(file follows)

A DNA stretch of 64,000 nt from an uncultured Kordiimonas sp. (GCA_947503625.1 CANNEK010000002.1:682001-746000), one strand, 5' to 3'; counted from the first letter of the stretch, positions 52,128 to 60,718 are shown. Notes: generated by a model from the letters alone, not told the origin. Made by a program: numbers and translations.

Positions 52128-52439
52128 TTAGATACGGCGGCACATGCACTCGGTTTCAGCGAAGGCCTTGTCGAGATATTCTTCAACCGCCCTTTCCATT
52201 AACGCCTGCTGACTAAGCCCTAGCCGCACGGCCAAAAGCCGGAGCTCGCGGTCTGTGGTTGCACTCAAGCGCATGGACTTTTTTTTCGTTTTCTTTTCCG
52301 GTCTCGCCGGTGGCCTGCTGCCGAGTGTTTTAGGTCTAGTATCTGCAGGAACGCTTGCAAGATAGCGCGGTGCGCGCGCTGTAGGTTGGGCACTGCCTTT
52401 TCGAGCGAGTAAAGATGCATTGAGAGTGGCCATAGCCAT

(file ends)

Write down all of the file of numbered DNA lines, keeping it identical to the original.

A DNA stretch of 64,000 nt from an uncultured Kordiimonas sp. (GCA_947503625.1 CANNEK010000002.1:682001-746000), one strand, 5' to 3'; counted from the first letter of the stretch, positions 52,128 to 60,718 are shown. Notes: generated by a model from the letters alone, not told the origin. Made by a program: numbers and translations.

Positions 52128-52439
52128 TTAGATACGGCGGCACATGCACTCGGTTTCAGCGAAGGCCTTGTCGAGATATTCTTCAACCGCCCTTTCCATT
52201 AACGCCTGCTGACTAAGCCCTAGCCGCACGGCCAAAAGCCGGAGCTCGCGGTCTGTGGTTGCACTCAAGCGCATGGACTTTTTTTTCGTTTTCTTTTCCG
52301 GTCTCGCCGGTGGCCTGCTGCCGAGTGTTTTAGGTCTAGTATCTGCAGGAACGCTTGCAAGATAGCGCGGTGCGCGCGCTGTAGGTTGGGCACTGCCTTT
52401 TCGAGCGAGTAAAGATGCATTGAGAGTGGCCATAGCCAT